Sharks

One week in, Hansen fitting in seamlessly on Sharks' top line

One week in, Hansen fitting in seamlessly on Sharks' top line

SAN JOSE – The Sharks’ brain trust was already confident that Jannik Hansen would be a good fit on the top line with Joe Thornton and Joe Pavelski, but that impulse was reinforced shortly after a trade with Vancouver brought the 30-year-old forward to San Jose.

According Pete DeBoer, assistant Johan Hedberg “got a note from one of the Sedins” that Hansen “would be a real good fit with those two guys. That just reinforced it,” said the coach.

The Sedins are obviously aware of the type of player that Hansen is, as he was frequently on the wing with brothers Henrik and Daniel. It was that familiarity and experience with those two players that seem to have a sixth sense with one another that’s allowed Hansen to transition so seamlessly to the Thornton-Pavelski line – two other players that can also display that type of chemistry, even if they’re not blood related.

And, it has been seamless. The Sharks’ top line has generated one even strength goal in each of the four games Hansen has been in the lineup, winning three of them. The season-long quest to find a fit for the two Joes looks like it’s finally over, and it’s happened at just the right time with only four weeks to go before the Stanley Cup Playoffs.

“Joe and Joe play the same way as a couple guys in Vancouver,” Hansen said, referring to the twins. “They want the puck, they want to hold on to it, they want to make the plays. For me, it’s fairly simple as to how I’m playing. It’s the same thing – digging pucks out, going to the net, getting pucks back for them.”

Pavelski can see how playing with the Sedins could be similar to playing with himself and Thornton.

“Obviously those guys are on a [high] level passing and knowing where each other are,” he said.

You and Thornton are too, though, right?

“Yeah, we’ve always got an idea of what we want to do,” Pavelski said. “Over the last few years we’ve been able to figure that out even more. [Hansen] just compliments it well. He gets in there, he’s around the puck, if something’s loose he’s right there. He’s not out waiting for anything, he’s right in the mix.”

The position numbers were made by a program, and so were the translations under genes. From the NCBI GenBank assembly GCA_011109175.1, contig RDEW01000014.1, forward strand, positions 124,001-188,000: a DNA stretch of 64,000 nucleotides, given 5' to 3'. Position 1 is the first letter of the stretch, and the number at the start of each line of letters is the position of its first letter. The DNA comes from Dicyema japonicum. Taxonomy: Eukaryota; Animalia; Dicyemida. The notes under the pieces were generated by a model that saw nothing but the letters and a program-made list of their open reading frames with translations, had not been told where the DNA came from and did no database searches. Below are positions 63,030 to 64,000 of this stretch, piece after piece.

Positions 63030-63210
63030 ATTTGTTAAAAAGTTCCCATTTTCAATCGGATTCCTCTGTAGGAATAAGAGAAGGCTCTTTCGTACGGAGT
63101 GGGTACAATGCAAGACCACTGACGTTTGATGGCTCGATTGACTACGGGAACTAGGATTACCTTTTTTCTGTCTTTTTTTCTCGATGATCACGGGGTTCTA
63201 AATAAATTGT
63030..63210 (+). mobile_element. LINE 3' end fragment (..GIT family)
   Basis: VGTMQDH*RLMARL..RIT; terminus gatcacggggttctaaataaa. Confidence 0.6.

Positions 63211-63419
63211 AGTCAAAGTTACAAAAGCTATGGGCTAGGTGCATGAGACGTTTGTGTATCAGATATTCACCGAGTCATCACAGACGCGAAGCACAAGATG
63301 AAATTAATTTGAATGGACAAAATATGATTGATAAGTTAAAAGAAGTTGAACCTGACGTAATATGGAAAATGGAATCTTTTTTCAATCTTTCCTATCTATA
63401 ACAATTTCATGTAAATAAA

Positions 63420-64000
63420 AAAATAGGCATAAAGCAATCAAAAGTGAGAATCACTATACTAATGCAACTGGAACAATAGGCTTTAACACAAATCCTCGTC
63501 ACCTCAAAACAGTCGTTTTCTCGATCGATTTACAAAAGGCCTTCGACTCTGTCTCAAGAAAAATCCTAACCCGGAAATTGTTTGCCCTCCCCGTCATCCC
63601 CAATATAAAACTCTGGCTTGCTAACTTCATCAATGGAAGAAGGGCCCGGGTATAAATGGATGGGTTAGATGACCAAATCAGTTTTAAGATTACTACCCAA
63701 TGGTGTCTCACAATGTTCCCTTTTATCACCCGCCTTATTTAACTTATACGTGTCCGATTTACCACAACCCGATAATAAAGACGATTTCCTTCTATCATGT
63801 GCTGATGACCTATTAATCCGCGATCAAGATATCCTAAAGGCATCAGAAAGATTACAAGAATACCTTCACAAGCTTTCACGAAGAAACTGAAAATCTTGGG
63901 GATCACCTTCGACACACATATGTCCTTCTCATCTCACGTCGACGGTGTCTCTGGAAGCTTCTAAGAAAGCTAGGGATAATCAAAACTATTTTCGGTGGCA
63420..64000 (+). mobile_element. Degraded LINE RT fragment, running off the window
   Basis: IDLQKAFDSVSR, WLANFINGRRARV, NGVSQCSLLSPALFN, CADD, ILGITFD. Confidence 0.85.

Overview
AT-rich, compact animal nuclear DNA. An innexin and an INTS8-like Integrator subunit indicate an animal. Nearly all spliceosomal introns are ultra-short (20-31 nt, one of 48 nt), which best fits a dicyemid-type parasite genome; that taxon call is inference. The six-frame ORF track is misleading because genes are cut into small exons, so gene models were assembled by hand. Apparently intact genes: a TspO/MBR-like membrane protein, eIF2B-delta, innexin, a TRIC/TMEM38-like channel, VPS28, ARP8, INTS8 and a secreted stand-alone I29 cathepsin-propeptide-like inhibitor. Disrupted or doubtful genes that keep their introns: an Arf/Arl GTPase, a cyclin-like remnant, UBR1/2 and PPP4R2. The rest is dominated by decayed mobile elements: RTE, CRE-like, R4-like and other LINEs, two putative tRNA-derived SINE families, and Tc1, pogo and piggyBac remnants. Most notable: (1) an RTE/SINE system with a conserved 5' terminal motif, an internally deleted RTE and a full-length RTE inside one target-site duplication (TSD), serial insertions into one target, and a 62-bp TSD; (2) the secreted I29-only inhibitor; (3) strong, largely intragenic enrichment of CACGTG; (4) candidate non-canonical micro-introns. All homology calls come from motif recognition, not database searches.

The instant chemistry has been a bit surprising to both of them. There aren’t a whole lot of off-ice meetings happening, because they just haven’t been necessary.

“The system is the system. There’s [only] so much you can do, and then after that it’s about winning some one-on-one battles, getting pucks back and making plays in tight areas with each other,” Pavelski said. “That’s actually been one of the nice things, is we haven’t had to talk much.”

Make no mistake, the Sharks were searching for a top line left wing ahead of the March 1 trade deadline. There were other names out there, like Jarome Iginla, Shane Doan, Tomas Vanek or Patrick Sharp (before it was revealed he was hurt), but Hansen was a player that the Sharks already knew could have success skating on a line with top offensive talent.

It was “absolutely” the plan to put Hansen on the top line to start, according to DeBoer. But if that didn’t work out, the coach was confident Hansen could play somewhere else, too.

“When you’re looking at that list of who can help you, there’s guys that were available that if we had acquired it was feast or famine,” DeBoer said. “They either fit [on the top line], or they might not fit anywhere else. This guy, the attractive part about him was we were real comfortable that he would fit somewhere for us.”

Based on his first week, though, it doesn’t look like Hansen will be moving down the lineup anytime soon. In his first experience changing teams, Hansen said the transition has been “a lot easier” than he expected.

“Obviously it’s a team that knows what they want, what direction they’re going,” he said. “I don’t need to come in and do anything special, just play my game and the rest will take care of itself.”

 

Sharks not satisfied with single point, believe skid will strengthen them

Sharks not satisfied with single point, believe skid will strengthen them

Well, the Sharks certainly made it interesting. Every time the Ducks scored a goal on Friday evening, the Sharks came back and were able to tie things up. They even got the game-tying goal late in the third period that took their contest into overtime – at least, before they lost 4-3.

Perhaps at a different time of year, getting their first point in five games would feel better. Not on this night. 

The focus remains on the work to be done with just seven games left in the regular season. For Team Teal, they need to clean their game up and get back into the win column.